After Arkansas won the Chapel Hill Super Regional on Monday, Peyton Stovall’s mother and father posted this on their combined Facebook page.
“When Peyton was a little boy, as he grew up he would say, “I hope to one day play in the College World Series”! Way to go Boys!! Perseverance prevails! OMAHOGS”
Stovall, the son of Matt and Leslie Stovall and a former Haughton star, will realize his dream Saturday when Arkansas (43-19) opens the College World Series against No. 2 seed Stanford (47-16) at 1 p.m. in Omaha, Neb. (ESPN).
The freshman will start at first base, where he’s played all season.
“Perseverance prevails” is a very good way to describe both Stovall’s and Arkansas’ season.
As anyone reading this probably already knows, Stovall came to Fayetteville with a lot of hype. He was expected to be a high choice in the MLB Draft but withdrew his name on the first day. That meant giving up for the time being a significant signing bonus, perhaps as much as $2 million according to some.
At Haughton, Stovall earned about every postseason honor possible in baseball. He was considered the top prospect in the state.
He was a success at every level, including a two-season stint at quarterback his sophomore and junior seasons. He didn’t play his senior season because he wanted to focus on baseball with showcase events in the fall, a decision his football coaches fully supported. There was also much uncertainty about the football season because of COVID-19.
Stovall’s college career didn’t get off to a great start. He got his first two hits in the third game of the season against Illinois State.
While he definitely enjoyed some success, the regular season was at times a struggle at the plate.
Late in the season, he injured a finger taking warmup at second base in the second of a three-game series against Ole Miss. He missed the rest of that series and two more SEC series before returning in the final series against Alabama.
“I think it’s been a battle for him,” Arkansas Head Coach Dave Van Horn told hawgsbeat.com. “He’s learning about Division I baseball in the SEC. The pitching that we see, it’s not what you see in high school, that’s for sure. … It’s all about working hard. You’ve got work hard. He knows that. He’s a smart kid.”
As a team, Arkansas also struggled some down the stretch. The Razorbacks lost four of their last six regular-season games and went 0-2 in the SEC Tournament, causing some consternation among a small but vocal number of Arkansas fans.
Then came the NCAA Tournament. The Razorbacks were sent to the Stillwater Regional, home of No. 7 national seed Oklahoma State.
Arkansas won the regional, taking two of three from Oklahoma State. Stovall went 8-of-16 in the four games, including 7-of-12 against the Cowboys.
The Razorbacks advanced to a Super Regional against No. 10 seed North Carolina in Chapel Hill. Stovall hit a home run in a 4-1 victory in Game 1. He went 3-for-4 in Game 2 and scored the winning run as Arkansas rallied from one down going into the bottom of the ninth to win 4-3.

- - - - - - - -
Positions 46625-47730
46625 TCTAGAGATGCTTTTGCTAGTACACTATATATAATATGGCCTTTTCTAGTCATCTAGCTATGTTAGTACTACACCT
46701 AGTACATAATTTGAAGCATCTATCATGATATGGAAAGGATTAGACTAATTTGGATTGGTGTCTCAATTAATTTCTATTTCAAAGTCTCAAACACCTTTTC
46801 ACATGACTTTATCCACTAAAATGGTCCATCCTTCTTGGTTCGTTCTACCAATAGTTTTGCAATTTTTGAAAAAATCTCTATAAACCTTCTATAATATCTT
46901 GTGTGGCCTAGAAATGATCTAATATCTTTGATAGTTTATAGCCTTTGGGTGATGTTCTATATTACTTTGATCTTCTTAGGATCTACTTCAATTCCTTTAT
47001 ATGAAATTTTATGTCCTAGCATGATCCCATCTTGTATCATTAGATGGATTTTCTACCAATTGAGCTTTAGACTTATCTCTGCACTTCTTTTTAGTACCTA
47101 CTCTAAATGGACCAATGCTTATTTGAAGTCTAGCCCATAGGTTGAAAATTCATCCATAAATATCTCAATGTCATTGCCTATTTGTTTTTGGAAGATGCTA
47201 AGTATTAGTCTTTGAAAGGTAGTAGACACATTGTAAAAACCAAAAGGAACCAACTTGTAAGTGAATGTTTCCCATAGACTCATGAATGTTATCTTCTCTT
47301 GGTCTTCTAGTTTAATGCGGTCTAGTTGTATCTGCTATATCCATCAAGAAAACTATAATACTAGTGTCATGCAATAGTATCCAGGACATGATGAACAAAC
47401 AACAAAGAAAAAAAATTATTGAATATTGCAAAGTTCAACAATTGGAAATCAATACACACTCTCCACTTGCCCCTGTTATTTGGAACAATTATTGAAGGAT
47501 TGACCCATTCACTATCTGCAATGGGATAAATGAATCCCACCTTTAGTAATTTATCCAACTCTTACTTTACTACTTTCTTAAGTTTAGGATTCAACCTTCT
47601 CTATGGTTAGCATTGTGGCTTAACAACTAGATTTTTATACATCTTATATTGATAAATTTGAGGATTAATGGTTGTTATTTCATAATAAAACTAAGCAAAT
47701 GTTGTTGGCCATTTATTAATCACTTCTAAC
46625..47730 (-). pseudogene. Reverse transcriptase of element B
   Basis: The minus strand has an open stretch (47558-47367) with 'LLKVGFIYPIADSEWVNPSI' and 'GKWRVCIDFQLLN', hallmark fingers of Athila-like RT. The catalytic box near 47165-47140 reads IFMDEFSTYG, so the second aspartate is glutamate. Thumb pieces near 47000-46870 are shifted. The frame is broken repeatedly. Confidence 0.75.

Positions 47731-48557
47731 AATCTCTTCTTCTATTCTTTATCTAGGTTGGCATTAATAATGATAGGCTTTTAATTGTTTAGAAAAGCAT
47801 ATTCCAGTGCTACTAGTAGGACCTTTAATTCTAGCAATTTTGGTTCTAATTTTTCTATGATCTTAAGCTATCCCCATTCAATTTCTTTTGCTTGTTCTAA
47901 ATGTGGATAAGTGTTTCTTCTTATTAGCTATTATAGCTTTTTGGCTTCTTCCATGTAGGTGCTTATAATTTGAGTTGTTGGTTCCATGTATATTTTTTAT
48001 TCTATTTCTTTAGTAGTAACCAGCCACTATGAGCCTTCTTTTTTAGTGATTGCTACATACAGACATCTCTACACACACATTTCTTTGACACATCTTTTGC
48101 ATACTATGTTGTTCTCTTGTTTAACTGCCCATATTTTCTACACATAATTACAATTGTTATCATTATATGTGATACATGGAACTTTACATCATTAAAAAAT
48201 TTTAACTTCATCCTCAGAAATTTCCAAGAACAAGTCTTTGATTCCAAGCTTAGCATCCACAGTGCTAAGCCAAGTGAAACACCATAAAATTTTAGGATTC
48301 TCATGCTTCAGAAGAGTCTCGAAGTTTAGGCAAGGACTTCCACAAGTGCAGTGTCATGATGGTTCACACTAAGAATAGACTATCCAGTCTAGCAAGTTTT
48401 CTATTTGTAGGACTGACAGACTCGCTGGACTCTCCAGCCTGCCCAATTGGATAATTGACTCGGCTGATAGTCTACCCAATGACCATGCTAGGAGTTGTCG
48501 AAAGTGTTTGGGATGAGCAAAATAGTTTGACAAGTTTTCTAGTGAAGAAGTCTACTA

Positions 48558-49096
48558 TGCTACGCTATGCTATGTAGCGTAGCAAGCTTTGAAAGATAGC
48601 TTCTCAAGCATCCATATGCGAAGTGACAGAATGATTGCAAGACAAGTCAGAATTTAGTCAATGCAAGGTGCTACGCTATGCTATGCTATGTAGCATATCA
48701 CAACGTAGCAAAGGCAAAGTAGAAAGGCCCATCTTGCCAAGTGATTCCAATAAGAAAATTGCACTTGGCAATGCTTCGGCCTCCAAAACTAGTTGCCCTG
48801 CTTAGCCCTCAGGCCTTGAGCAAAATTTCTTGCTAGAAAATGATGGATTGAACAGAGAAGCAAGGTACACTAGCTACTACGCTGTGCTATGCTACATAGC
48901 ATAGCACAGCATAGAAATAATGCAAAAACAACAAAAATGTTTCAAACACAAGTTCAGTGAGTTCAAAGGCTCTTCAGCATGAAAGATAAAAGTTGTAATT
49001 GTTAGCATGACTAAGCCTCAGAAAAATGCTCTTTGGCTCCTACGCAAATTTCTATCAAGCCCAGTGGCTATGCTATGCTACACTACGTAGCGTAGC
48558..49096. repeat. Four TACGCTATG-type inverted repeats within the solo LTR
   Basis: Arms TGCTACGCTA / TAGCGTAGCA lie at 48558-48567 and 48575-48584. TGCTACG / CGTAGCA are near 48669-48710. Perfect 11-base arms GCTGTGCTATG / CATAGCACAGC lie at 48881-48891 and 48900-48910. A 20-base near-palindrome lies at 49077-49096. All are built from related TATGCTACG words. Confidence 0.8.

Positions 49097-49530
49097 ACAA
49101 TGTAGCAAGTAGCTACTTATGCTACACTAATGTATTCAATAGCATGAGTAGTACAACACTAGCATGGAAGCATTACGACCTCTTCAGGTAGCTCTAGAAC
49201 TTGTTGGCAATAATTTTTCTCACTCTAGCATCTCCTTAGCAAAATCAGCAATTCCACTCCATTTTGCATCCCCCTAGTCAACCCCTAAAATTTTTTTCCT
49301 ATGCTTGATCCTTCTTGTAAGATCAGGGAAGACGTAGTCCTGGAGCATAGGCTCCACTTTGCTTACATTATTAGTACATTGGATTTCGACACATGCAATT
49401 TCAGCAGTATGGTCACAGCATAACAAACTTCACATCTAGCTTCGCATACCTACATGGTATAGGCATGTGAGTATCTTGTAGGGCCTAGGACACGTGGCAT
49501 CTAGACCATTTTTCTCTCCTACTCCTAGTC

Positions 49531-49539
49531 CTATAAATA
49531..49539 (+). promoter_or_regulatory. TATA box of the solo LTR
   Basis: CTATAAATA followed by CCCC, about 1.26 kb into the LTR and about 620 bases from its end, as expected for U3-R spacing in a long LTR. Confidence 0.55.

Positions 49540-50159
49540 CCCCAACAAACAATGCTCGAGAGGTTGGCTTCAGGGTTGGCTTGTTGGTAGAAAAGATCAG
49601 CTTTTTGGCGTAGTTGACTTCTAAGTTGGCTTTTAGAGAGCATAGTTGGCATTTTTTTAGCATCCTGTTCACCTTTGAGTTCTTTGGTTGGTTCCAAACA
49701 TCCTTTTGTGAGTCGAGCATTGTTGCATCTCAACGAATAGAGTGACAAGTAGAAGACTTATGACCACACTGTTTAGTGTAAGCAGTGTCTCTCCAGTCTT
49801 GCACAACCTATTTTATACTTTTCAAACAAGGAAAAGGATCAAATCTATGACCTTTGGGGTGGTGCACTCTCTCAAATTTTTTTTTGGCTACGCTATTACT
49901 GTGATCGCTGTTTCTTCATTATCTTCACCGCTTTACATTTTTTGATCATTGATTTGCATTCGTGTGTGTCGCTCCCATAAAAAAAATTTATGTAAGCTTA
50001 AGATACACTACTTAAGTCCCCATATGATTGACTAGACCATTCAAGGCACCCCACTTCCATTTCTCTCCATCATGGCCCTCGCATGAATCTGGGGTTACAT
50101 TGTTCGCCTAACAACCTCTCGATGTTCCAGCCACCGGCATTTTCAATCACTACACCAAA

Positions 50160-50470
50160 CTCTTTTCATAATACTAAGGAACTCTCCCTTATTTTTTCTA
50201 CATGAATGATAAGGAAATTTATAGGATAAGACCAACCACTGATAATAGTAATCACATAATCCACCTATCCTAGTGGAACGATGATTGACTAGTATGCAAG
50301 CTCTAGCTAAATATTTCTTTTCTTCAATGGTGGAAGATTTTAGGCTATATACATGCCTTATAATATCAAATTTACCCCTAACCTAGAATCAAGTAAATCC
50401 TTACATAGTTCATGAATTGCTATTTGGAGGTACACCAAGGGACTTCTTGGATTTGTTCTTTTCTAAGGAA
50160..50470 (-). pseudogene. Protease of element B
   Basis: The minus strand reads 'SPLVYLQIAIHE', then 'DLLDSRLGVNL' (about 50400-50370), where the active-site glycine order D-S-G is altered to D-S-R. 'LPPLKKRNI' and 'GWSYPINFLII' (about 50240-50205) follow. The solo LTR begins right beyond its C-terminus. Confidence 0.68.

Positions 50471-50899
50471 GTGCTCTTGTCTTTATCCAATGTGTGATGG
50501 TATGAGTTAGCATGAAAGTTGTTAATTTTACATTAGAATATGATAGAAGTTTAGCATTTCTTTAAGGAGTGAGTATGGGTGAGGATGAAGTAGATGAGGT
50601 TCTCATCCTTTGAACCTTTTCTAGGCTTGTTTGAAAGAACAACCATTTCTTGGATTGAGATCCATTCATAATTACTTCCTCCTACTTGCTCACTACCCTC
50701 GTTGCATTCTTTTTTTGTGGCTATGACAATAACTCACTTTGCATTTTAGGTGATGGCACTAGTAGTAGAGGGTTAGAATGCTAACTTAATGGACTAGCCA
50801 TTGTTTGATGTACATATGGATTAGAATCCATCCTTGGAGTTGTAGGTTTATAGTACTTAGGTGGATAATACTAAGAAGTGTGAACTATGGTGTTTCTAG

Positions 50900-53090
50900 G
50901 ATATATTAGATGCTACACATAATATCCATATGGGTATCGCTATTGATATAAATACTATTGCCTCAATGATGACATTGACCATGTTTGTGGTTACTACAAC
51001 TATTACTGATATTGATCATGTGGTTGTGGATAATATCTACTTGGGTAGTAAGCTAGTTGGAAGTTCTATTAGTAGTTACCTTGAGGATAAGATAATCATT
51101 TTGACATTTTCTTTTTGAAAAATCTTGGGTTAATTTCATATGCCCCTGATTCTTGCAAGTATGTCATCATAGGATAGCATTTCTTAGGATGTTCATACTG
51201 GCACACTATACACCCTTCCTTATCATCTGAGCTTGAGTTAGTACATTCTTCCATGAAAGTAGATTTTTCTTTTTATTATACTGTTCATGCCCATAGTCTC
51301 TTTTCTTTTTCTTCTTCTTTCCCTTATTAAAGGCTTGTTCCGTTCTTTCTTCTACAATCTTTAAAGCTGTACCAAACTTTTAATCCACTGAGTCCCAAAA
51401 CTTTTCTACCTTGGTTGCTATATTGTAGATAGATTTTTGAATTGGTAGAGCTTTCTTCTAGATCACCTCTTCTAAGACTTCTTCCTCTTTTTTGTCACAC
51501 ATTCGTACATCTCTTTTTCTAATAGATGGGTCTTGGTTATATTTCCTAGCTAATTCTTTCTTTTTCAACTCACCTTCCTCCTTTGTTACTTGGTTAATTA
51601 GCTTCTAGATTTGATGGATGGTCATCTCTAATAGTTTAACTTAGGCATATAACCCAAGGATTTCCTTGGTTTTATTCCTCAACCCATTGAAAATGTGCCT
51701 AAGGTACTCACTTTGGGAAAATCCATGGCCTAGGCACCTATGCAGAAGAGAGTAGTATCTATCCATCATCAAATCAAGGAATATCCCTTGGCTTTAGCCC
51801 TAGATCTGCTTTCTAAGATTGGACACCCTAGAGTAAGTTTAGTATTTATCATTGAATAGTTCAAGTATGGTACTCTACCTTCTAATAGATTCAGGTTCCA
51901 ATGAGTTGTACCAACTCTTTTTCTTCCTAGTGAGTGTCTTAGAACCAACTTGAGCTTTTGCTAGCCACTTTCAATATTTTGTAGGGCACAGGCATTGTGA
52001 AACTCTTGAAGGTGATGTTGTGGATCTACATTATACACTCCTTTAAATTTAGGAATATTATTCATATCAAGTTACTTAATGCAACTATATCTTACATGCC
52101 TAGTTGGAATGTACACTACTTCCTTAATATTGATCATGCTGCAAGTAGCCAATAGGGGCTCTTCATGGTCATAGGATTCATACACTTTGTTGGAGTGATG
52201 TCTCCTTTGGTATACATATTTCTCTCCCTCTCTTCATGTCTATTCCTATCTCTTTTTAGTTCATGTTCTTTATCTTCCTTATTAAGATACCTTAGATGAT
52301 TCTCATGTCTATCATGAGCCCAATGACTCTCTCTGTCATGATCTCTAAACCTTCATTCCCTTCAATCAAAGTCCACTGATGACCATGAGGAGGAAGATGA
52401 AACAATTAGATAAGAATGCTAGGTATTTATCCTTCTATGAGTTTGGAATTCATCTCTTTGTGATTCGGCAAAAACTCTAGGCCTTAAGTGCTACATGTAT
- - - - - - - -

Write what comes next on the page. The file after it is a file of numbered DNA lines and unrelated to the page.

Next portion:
After Game 1, Stovall had a simple explanation for his postseason success.
“I’ve just honestly tried to slow the game down and just realized that this game is still the game of baseball,” he said. “There’s other things out in the world that’s a lot worse than striking out and making an error so I’m just relaxed and having fun, just enjoying the ride. I think that’s ultimately how I’ve been able to be successful these past two weeks.”
When he went out with the finger injury, Stovall was batting .263. His average is now up to .286. He has seven doubles, five home runs and 21 RBI.
On a personal note, I first saw Stovall’s athletic ability when he was in the seventh grade. I was on the sideline taking photos at Harold E. Harlan Field. I remember someone saying to me, “He’s pretty good, isn’t he.”
Yes, he was. You don’t see much passing in seventh-grade games but he could throw with accuracy even then. He also showed an ability to run. I wasn’t surprised when he earned the starting job as a high school sophomore.
When I was able to interview him after football games, he was always congenial and softspoken.
I didn’t see him play baseball until he was a freshman. Not surprisingly, he was a first-team All-Parish selection that season.
If anyone plays sports long enough, they’re bound to face some adversity at some point. Just watching him play both sports, and talking to him the few times I did, and hearing his coaches talk about him, I figured if he ever faced some he’d handle it well.
Of course, his coaches and family can take some credit for that.
Whatever happens in Omaha, Haughton has justly taken great pride in what Stovall has accomplished so far. In fact, you can see how much just taking a look at Haughton-related Facebook posts and the many comments underneath them.
Perseverance has indeed paid off for Stovall and his Arkansas teammates.